Dyspraxia/DCD (Developmental Coordination difficulties)
Developmental Co-ordination Disorder (DCD) is a medically diagnosed condition for someone with specific co-ordination problems. The term dyspraxia has been superseded by the term DCD but it is still used by GPs. DCD affects around 5% of school-aged children and young people. It has a varying but significant impact throughout an individual’s lifespan and can affect social relationships and have medical and psychological consequences. A child or young person with DCD/dyspraxia may (in addition to those shared characteristics common to many SpLDs) exhibit some or all of the following characteristics:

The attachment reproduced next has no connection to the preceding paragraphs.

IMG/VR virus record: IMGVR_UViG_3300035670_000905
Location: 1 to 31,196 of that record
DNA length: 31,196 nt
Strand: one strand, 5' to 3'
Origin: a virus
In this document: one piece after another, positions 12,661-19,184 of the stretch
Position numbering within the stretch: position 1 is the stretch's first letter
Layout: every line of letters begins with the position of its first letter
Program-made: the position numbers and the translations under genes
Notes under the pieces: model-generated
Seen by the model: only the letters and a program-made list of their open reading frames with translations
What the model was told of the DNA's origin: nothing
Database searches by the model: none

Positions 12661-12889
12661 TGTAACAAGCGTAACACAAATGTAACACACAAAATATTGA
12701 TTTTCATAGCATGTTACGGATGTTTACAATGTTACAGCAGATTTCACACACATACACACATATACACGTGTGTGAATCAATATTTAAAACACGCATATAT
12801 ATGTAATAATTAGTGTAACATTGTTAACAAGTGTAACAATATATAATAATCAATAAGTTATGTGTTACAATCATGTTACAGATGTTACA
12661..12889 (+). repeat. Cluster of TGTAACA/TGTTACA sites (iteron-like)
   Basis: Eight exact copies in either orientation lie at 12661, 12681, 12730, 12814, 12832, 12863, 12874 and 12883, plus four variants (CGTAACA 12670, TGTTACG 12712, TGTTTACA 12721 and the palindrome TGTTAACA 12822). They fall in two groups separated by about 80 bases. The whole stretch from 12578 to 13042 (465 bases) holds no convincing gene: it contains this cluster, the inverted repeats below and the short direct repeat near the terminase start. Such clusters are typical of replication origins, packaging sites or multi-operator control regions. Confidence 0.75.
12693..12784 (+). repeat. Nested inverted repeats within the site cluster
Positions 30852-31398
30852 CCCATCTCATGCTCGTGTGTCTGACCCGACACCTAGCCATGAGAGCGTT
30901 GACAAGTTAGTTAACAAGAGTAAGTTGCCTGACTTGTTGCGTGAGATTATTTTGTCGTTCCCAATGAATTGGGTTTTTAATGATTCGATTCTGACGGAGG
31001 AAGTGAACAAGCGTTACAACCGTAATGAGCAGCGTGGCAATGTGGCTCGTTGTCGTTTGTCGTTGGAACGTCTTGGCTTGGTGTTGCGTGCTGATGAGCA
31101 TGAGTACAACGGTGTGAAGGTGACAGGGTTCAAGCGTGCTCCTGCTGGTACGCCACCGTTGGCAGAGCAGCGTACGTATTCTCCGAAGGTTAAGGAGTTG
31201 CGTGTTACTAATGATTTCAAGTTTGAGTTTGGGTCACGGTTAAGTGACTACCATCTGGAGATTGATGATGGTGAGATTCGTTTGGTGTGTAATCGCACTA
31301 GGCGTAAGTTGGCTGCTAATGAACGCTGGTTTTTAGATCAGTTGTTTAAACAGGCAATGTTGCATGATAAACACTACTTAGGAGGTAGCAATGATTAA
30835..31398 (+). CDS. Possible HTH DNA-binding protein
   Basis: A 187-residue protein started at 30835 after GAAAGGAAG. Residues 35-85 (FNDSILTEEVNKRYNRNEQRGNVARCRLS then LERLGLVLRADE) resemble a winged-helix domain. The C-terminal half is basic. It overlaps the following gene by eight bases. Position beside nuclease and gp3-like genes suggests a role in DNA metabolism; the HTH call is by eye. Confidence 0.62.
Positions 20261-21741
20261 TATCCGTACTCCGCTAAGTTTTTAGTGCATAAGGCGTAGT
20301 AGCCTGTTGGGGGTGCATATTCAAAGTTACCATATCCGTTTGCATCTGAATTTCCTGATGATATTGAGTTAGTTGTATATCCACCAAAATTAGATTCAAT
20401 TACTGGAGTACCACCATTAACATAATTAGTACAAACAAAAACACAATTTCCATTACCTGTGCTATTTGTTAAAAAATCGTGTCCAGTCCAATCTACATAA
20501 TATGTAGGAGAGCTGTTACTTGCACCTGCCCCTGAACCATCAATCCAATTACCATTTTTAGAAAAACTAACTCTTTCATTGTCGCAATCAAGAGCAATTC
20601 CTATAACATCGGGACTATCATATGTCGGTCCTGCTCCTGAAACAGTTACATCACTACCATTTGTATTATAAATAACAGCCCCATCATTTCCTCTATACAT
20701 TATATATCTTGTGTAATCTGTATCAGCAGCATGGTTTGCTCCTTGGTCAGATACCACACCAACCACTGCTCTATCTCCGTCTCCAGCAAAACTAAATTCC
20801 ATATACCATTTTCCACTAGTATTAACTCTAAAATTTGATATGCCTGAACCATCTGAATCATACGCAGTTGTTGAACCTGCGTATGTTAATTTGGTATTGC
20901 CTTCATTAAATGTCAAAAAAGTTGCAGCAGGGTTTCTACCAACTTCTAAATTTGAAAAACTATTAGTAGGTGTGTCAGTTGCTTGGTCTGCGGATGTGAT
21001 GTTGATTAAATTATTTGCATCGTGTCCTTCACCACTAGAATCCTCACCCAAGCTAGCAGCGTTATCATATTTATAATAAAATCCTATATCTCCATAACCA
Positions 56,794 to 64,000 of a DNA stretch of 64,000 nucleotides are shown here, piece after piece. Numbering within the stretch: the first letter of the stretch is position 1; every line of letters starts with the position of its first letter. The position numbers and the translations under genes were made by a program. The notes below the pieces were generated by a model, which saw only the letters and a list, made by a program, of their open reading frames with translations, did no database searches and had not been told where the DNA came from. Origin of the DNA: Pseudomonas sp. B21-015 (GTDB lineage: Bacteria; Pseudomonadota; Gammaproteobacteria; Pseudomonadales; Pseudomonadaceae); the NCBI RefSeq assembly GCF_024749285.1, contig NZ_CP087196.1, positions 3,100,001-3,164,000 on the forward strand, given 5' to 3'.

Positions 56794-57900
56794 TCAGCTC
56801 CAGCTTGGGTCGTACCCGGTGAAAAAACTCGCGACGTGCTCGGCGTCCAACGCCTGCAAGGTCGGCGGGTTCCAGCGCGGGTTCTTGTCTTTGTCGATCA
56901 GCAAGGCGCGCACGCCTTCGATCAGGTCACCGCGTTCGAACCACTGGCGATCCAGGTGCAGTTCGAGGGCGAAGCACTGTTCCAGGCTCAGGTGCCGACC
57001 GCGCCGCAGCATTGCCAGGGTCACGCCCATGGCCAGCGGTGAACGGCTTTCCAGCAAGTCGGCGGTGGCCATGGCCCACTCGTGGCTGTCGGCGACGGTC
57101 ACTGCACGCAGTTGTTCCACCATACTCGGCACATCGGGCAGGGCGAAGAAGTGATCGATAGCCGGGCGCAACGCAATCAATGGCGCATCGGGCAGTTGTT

• An impairment or immaturity in the organisation of movement, often appearing clumsy.
• Difficulty in learning, retaining and generalising gross motor skills (related to balance and co-ordination) and fine motor skills (relating to manipulation of objects).
• Find writing is particularly laborious.
• Difficulty acquiring keyboard skills.
• Difficulty organising ideas and concepts.
• Difficulty with pronunciation.
• Over / under sensitive to noise, light and touch.
• Poor awareness of body position.
• Misread social cues.